- Usually scripts don't come with any kind of automatic installer. So it's up to you to install them manually. But this isn't difficult. A script usually consists of just a single file that ends in .jsx or sometimes just .js or in the case of Visual Basic scripts, they will end in .vbs or Apple scripts end in .applescript. A few scripts that you encounter might have the .jsxbin file name extension.
These types of scripts are installed just like any other script but they're complied so they can't be opened and further edited. So to install a script, you just need to copy the script file to a specific location and then it will automatically appear in the Indesign Scripts panel. Now that location is really buried on your hard drive and it's different depending on whether you're on Windows or Mac. So I'm going to show you a real easy way to discover that location. In Indesign in my Scripts panel, I've got two folders as we saw before, an Application folder and a User folder.
All you need to do is to right click on the User folder and choose Reveal in Finder on the Mac or Reveal in Explorer on Windows and that will open a new window that is the exact location of where you need to put your script files. You can organize your scripts with any kind of sub-folders or sub-sub-folders that you want within this folder. And the folders can be named anything you want. And scripts can also be named anything you want. Script names can have spaces and capital letters and things like that in there.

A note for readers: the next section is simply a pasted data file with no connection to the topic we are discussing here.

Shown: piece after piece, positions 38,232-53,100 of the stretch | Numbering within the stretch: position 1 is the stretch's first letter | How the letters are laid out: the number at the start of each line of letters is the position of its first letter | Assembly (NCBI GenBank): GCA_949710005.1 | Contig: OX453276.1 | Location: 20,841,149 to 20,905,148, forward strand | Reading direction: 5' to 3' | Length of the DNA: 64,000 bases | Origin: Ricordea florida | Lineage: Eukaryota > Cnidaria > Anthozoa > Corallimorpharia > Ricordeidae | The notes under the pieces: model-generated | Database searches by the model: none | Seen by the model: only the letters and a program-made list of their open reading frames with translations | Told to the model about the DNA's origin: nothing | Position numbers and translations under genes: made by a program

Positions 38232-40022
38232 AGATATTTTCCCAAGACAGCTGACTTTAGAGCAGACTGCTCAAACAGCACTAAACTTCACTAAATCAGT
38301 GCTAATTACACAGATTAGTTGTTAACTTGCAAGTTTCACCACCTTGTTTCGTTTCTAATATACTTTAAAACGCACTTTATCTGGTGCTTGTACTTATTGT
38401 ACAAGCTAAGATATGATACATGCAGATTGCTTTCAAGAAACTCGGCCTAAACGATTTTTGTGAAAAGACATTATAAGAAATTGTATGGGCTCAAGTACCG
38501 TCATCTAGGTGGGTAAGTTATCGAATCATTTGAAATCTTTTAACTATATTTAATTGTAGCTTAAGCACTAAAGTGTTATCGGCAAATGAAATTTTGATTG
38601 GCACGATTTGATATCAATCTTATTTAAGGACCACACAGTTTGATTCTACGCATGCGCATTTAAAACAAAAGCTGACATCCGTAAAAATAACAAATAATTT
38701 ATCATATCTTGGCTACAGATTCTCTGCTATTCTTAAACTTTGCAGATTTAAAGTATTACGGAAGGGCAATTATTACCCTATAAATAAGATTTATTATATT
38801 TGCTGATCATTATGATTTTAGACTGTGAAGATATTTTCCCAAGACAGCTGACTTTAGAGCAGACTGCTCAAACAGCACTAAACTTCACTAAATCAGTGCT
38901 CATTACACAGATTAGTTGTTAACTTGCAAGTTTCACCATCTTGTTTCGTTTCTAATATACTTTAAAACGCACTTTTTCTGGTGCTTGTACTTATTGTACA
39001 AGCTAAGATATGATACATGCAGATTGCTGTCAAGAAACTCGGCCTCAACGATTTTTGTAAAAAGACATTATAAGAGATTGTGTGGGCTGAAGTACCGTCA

And so it's just a matter of dragging a file into this location and you're done. What I would recommend that you do for this course is that you take all of the folders that are in the Scripts folder inside the Exercise Files folder and just copy all of these folders into the Scripts Panel folder. That will give you fingertip access to all of the scripts for this course, neatly organized into the folders that you need.
Sometimes you'll find a script that is displayed on a website or user forum as just a bunch of text. Here's an example of that from the Adobe Indesign Scripting Forum and if I scroll through this long narrative here, at the bottom we see that somebody is suggesting that here's how you solve this problem that they're talking about. And they've written an entire script here and are basically saying, "Hey, try this." Well, what do I do with this because there's no file for me to download and install.
You know this isn't a .jsx file or anything. It's just a bunch of text. So what am I gonna do? Well, when you find text like this, it's really quite simple. You just need to carefully select the whole thing and then you just copy the text and then you open up any text editor. It could be Microsoft Word, it could be Notepad on Windows, it could be BBEdit, anything. I'm going to launch Word. And in Word, I'm just going to make a new document and I'm just going to paste that text.
Now, it makes no difference what type face it is or how many spaces there are before lines and all that kind of stuff. All I have to do now is just save this as a plain text file. So it can't be a docx file or anything like that. So in the case of Word, I go to the bottom here and tell it that I want a plain text, .txt file. And I would save that into that same location in my User folder in my Scripts folder. And I would, for convenience put a .jsx at the end.
So I would call this something like My script.jsx, save it into the proper location and now it's ready to use. So, extracting text from a forum or other location just involves copying it, opening a text editor, pasting the text in, saving it with a .jsx extension, and installing it like any other script. So now, no matter what the source or what type of script you encounter, you'll be able to successfully install it in Indesign.
- What are InDesign scripts?
- Installing scripts
- Editing scripts
- Referencing InDesign objects in scripts
- Creating a script to set preferences
- Creating a script to watermark designs
- Creating a script to transpose characters